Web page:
Created by Norman Collins and originally presented by Alan Ivimey the programme was first broadcast on 7 October 1946 on the BBC's Light Programme (now called Radio 2). It was transferred to its current home in 1973. Over the years it has been presented by Olive Shapley, Jean Metcalfe (1947, 1958), Marjorie Anderson (until 1972), Judith Chalmers (1966 – 1970), Sue MacGregor (1972 – 1987), Jenni Murray (1987 – present), and Martha Kearney (1998 – March 2007). Sheila McClennon regularly filled in for Murray and Kearney before joining the presenting team of You and Yours. More recently, Carolyn Quinn, Jane Little and Ritula Shah have hosted occasional programmes, and guest presenters have included Oona King and Amanda Platell. Jane Garvey became part of the presenting team on Monday 8 October 2007. On 1 January 2005, the show became Man's Hour for one day only, on which it was presented by Channel 4 News anchor Jon Snow.
In its current format, the first 45 minutes of the programme consists of reports, interviews and debates on health, education, cultural and political topics ostensibly aimed at women and mothers (but often of general interest). The last 15 minutes are taken up with short-run drama serials (Woman's Hour Drama)which periodically change. One of the most popular of these are the recurring Ladies of Letters serials starring Prunella Scales and Patricia Routledge. Before 1998 the last quarter of an hour was dedicated to readings.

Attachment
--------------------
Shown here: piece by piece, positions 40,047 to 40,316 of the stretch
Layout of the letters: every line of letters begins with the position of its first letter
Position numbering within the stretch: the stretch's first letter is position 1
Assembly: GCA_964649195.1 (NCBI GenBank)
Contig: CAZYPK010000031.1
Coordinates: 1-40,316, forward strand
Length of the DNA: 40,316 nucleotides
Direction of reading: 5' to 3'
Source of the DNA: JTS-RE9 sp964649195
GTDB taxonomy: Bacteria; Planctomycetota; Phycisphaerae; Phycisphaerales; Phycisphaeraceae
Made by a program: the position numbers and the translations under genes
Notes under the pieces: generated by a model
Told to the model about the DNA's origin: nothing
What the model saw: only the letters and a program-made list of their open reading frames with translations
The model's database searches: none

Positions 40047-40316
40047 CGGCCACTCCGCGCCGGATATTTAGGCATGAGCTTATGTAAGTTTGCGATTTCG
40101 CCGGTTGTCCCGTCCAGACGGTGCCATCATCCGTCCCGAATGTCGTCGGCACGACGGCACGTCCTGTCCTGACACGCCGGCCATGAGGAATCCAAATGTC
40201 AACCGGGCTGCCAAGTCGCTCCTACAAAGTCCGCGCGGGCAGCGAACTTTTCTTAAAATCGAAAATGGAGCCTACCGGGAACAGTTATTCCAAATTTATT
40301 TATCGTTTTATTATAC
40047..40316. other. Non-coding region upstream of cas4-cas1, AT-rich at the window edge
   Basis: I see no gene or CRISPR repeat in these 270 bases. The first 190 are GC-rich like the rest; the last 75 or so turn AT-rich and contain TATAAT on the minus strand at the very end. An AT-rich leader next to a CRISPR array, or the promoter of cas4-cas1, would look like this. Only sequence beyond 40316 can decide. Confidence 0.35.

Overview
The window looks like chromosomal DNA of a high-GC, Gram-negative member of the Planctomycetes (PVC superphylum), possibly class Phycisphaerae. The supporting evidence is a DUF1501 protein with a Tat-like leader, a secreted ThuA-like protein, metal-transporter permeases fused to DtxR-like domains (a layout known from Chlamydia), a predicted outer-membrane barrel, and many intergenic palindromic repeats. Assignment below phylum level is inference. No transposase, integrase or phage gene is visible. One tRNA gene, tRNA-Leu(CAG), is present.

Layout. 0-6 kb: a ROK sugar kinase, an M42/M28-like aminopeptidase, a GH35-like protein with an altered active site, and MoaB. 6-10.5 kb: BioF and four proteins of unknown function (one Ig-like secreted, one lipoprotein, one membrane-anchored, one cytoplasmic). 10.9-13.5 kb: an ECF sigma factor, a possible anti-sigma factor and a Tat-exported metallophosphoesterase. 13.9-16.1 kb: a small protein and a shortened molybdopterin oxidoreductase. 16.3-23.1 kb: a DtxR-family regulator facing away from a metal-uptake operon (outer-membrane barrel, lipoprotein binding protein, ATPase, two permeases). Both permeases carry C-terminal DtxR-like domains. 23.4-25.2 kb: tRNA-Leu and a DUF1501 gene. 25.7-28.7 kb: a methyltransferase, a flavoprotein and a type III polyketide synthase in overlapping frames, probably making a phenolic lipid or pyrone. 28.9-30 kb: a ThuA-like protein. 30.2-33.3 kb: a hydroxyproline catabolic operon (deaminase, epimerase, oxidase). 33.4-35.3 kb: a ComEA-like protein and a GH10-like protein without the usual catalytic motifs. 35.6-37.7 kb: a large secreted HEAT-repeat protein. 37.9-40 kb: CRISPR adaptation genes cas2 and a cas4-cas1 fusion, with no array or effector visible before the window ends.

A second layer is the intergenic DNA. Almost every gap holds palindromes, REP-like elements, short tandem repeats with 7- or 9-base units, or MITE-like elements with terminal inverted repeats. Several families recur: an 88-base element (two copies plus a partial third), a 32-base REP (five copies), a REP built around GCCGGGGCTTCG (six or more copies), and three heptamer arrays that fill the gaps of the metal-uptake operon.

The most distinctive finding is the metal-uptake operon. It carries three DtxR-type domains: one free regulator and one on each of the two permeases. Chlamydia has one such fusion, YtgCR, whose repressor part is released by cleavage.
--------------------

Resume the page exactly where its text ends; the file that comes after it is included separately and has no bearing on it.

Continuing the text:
Woman's Hour was broadcast in the early afternoon until September 1991, but the programme's move to a 10am morning slot was unpopular among some listeners who, for family or other reasons, work only in the morning. Michael Green, the controller of Radio 4, made his decision the previous year and considered the elimination of the programme title; its "outdated" title is a subject of consternation in some quarters. A weekend version is broadcast on Saturday afternoons at 4pm, which features highlights of the previous week.
In its earlier years, it used a variety of popular light classics as signature tunes, including such pieces as Anthony Collins' Vanity Fair and the lively Overture from Gabriel Faure's Masques et Bergamasques. From the early 1970s, specially composed pieces were used.